2013
DOI: 10.18632/aging.100614
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Abstract: During aging, changes in chromatin state that alter gene transcription have been postulated to result in expression of genes that are normally silenced, leading to deleterious age-related effects on cellular physiology. Despite the prevalence of this hypothesis, it is primarily in yeast that loss of gene silencing with age has been well documented. We use a novel position effect variegation (PEV) reporter in Drosophila melanogaster to show that age-related loss of repressive heterochromatin is associated with … Show more

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Cited by 44 publications
(63 citation statements)
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References 27 publications
(63 reference statements)
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“…Importantly, overexpression of Sir2, a histone deacetylase required for heterochromatin formation and gene silencing, induces an increased lifespan in yeast (Kaeberlein et al ., 1999). The connection between heterochromatin maintenance and lifespan extension is further strengthened by studies in Caenorhabditis elegans and Drosophila (Rogina & Helfand, 2004; Hashimoto et al ., 2010; Jiang et al ., 2013; Whitaker et al ., 2013). Disruption of UTX‐1, a histone demethylase that reduces the heterochromatin epigenetic modification called histone H3 K27 trimethylation (H3K27me3), in C. elegans leads to increased H3K27me3 levels and prolonged lifespan (Jin et al ., 2011; Maures et al ., 2011).…”
Section: Introductionmentioning
confidence: 99%
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“…Importantly, overexpression of Sir2, a histone deacetylase required for heterochromatin formation and gene silencing, induces an increased lifespan in yeast (Kaeberlein et al ., 1999). The connection between heterochromatin maintenance and lifespan extension is further strengthened by studies in Caenorhabditis elegans and Drosophila (Rogina & Helfand, 2004; Hashimoto et al ., 2010; Jiang et al ., 2013; Whitaker et al ., 2013). Disruption of UTX‐1, a histone demethylase that reduces the heterochromatin epigenetic modification called histone H3 K27 trimethylation (H3K27me3), in C. elegans leads to increased H3K27me3 levels and prolonged lifespan (Jin et al ., 2011; Maures et al ., 2011).…”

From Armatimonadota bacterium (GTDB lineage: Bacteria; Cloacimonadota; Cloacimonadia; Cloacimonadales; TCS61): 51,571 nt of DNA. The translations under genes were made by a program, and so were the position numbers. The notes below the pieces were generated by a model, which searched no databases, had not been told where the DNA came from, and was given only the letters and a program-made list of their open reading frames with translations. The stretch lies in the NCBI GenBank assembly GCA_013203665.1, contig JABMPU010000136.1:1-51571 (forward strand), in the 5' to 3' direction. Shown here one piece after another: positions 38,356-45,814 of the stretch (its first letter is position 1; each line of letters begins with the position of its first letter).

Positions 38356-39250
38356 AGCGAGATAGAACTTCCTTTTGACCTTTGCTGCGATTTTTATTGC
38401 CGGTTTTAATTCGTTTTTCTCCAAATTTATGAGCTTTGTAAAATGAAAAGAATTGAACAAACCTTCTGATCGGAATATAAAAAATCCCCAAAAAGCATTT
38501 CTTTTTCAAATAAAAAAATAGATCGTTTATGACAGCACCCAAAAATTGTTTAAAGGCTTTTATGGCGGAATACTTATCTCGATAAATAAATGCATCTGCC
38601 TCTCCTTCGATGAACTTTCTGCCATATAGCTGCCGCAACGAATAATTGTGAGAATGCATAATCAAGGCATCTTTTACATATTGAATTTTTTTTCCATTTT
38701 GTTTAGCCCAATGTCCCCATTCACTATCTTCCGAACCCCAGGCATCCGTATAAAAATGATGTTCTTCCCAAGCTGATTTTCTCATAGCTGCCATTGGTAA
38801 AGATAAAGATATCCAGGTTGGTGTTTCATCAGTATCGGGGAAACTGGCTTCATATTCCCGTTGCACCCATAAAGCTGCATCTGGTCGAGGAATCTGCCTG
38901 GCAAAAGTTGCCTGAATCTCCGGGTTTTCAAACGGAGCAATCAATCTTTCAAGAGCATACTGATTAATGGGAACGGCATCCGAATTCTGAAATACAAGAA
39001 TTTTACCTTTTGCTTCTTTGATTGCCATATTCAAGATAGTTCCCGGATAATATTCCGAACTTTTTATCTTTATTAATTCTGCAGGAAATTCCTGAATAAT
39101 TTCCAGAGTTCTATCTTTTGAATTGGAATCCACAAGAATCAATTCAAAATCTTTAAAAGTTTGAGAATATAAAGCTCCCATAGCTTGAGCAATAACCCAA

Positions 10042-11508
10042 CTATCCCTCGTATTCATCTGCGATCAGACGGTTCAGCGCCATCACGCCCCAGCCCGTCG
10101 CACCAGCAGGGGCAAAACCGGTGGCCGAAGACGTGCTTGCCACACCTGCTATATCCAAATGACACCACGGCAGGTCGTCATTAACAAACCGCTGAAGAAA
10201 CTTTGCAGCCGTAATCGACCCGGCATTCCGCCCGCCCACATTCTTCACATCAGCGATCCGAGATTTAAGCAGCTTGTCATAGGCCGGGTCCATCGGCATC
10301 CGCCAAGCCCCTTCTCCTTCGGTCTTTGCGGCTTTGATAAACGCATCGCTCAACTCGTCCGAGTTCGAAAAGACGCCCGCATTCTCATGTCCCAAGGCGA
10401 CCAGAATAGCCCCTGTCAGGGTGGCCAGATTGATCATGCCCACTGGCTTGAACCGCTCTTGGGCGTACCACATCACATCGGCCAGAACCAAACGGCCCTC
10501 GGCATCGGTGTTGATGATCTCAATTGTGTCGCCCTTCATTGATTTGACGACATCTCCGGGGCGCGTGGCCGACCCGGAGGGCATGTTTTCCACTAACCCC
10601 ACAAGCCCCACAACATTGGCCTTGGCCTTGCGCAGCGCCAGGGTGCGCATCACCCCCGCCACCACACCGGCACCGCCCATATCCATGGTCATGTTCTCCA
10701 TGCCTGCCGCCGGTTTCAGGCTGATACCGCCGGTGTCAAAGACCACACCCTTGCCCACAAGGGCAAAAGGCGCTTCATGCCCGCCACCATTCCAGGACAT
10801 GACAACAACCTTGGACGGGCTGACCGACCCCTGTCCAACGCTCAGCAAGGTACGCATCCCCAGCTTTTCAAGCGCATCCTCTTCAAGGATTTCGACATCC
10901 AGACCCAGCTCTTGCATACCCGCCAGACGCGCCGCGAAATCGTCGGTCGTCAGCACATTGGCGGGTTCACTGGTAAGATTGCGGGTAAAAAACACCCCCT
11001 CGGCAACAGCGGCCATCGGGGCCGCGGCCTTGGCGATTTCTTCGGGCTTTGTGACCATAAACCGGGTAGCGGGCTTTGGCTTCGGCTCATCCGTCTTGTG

Section: Introductionmentioning
confidence: 99%
“…Despite a clear connection between heterochromatin maintenance and lifespan extension (Feser et al ., 2010; Meister et al ., 2011; Larson et al ., 2012; Jiang et al ., 2013), the cause of heterochromatin loss and how it leads to cellular damage and aging is not well understood. Generally speaking, heterochromatin loss would lead to a mis‐expression of genes that are normally repressed, which could result in age‐ associated cellular defects.…”
Section: Introductionmentioning
confidence: 99%
“…In Caenorhabditis elegans, genetic manipulation of chromatin factors affecting histone methylation and acetylation directly affect life span (4). In Drosophila, the integrity of constitutive repressive heterochromatin declines with age at both the genomic and cellular level (5), with one consequence of these changes being an age-related loss of gene silencing in repressive constitutive heterochromatin regions in multiple tissues of the fly (6). In mice, changes in epigenetic chromatin marks are seen with age, and age-related phenotypes of behavior, memory, and learning are observed on genetic manipulation of certain histone marks (1).…”
mentioning
confidence: 99%
“…silencing in heterochromatin regions of yeast and flies through deacetylation of specific histone lysines required for establishment and spreading of heterochromatin (3,6,22). Increasing Sir2 expression has been shown to repress the normal age-related loss of gene silencing in heterochromatin regions in both yeast and flies (3,6), as well as the loss of gene silencing seen in mammalian embryonic stem cells undergoing genotoxic stress (23).…”
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confidence: 99%
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